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An NHS Trust v MB and Others [2006] EWHC 507 (Fam)

Application for declaration sanctioning withdrawal of ventilation from terminally ill child refused.

Family Division: Holman J (15 March 2006)

Application for declaration sanctioning withdrawal of ventilation from terminally ill child refused.

This case concerned a child, M, born in August 2004. At birth he appeared normal, but his parents soon realised that he was unwell or not developing properly. When he was seven weeks old, doctors diagnosed that he was suffering from spinal muscular atrophy (SMA). The condition is degenerative and progressive, ie it can only get worse, and it was agreed that the disease in M was very severe indeed; he had not been able to breathe unaided since July 2005.

In December 2005, the NHS Trust applied, in accordance with well-established procedure, for a declaration that it shall be lawful, notwithstanding his parents' refusal to consent, and in M's best interests for medical staff to withdraw all forms of ventilation from him, and generally to furnish such treatment as may be appropriate to ensure M suffers the least distress and pain. Shortly before the hearing, the parents issued a cross-application in which they sought a declaration that it shall be lawful and in M's best interests for a tracheostomy to be performed to enable long-term ventilation to be carried out.

The NHS Trust considered that M's quality of life was so low, and the burdens of living were now so great, that it was unethical or 'cruel' to continue artificially to keep him alive. There was a formidable body of medical evidence of very high quality from the treating doctors and experts appointed in the case, who signed an agreed Joint Expert Report stating that it was in M's best interests that the ventilation be withdrawn and he be allowed to die, probably 'very quickly'. Furthermore, M's own guardian supported the Trust.

A number of possible options for the future were identified in the Joint Expert Report, including ones which contemplated prolonging life as long as medically possible. In seeking to establish M's best interests, the court's task was one of balancing all the factors, and the judge welcomed the Court of Appeal's suggestion that the best and safest way of reliably doing this was to draw up a list on which were specifically identified, on the one hand, the benefits or advantages and, on the other hand, the burdens or disadvantages of continuing or discontinuing the treatment in question.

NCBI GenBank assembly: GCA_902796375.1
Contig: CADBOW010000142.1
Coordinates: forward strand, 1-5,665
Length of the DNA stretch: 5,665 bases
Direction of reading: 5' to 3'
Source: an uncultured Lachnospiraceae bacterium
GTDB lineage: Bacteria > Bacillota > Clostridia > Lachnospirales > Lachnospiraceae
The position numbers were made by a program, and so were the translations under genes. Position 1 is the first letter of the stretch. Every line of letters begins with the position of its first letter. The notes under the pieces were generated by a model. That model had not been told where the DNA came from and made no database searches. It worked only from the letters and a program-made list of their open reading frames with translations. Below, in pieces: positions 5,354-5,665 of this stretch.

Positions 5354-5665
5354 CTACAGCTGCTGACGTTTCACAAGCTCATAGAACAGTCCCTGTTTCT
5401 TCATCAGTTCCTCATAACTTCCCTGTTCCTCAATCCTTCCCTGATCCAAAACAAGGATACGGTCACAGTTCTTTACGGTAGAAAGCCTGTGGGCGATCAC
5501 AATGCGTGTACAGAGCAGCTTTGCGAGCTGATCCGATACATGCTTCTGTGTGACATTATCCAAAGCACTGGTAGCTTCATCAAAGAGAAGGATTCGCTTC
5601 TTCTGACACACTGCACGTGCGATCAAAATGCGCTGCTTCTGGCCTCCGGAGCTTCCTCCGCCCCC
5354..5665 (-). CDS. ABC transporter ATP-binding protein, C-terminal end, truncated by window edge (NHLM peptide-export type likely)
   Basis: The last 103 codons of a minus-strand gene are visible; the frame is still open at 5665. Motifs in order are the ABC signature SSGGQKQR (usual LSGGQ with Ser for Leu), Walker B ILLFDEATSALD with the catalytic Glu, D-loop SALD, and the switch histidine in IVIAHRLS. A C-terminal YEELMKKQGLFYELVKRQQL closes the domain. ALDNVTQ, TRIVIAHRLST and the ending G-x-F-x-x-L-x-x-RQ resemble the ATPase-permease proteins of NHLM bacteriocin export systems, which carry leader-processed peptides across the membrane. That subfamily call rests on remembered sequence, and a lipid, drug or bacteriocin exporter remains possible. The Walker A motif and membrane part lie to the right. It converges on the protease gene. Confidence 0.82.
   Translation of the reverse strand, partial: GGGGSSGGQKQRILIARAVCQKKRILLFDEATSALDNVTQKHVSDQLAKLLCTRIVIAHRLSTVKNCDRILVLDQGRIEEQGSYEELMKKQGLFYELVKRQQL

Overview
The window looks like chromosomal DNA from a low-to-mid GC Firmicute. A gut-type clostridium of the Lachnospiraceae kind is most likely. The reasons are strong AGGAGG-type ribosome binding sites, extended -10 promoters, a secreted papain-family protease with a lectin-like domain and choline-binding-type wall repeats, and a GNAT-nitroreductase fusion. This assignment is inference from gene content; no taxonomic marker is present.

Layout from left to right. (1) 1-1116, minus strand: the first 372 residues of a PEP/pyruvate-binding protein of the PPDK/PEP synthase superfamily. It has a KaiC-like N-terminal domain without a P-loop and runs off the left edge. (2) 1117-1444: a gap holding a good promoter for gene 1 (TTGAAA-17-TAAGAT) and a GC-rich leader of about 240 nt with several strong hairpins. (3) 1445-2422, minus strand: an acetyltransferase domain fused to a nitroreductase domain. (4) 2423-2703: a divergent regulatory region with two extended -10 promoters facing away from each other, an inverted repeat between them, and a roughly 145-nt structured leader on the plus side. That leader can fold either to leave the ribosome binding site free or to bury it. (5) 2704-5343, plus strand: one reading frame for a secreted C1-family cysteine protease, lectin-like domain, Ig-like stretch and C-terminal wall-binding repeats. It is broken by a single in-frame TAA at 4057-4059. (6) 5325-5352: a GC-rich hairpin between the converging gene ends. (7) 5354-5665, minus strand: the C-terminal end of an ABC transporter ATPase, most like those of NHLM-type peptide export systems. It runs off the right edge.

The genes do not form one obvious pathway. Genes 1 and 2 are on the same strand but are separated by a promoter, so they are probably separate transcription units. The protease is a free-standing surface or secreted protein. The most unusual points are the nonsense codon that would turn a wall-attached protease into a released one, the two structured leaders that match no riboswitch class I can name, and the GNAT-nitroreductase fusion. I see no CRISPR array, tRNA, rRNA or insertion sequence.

It was submitted on behalf of the parents that predicted future deterioration was irrelevant and should be disregarded altogether in assessing current best interests; on behalf of the Trust, it was submitted that the deterioration was progressive, inexorable and continuing all the time and, where the graph of future deterioration was so steep and was inevitable, that was a matter to go in the balance.

The judge heard evidence from both of M's parents, and summarised the applicable law in a helpful list of propositions, based on the 'intellectual milestones' referred to by the Court of Appeal in Wyatt v Portsmouth Hospital NHS Trust [2005] EWCA Civ 1181. The judge believed that this was the first case in which the court was being asked to approve that, against the will of the child's parents, life support may be withdrawn or discontinued, with the predictable, inevitable and immediate death of a conscious child with sensory awareness and assumed normal cognition and no reliable evidence of any significant brain damage.

The judge found that, despite M's short life expectancy, it was impossible to say that the child was 'in the dying process', and there were sufficient benefits in not making the declaration at this time as to outweigh the burdens.

The judge considered that there was no legal distinction between withholding or withdrawing life support, and that the 'best interests' test applied equally to both situations. On the issue of deterioration, he considered that, where such deterioration was inevitable, continuous and relatively rapid, it was unrealistic to leave it out of the overall balance, although it was not a determining factor in this case.

The judge stressed that this was a very fact-specific decision taken in the actual circumstances as they affected this child at a specific point in time; it was not a policy-based judgment and was not designed to have 'implications'.

Accordingly, the judge refused to make the declaration sought by the NHS Trust that it was currently in M's best interests to discontinue ventilation with the inevitable result that he would die immediately. Instead, he would make a declaration that it would be lawful to withhold specified invasive procedures which, if they became necessary at a later date, would indicate that M had moved naturally towards his death despite the ventilation.

Read the full text of the judgment here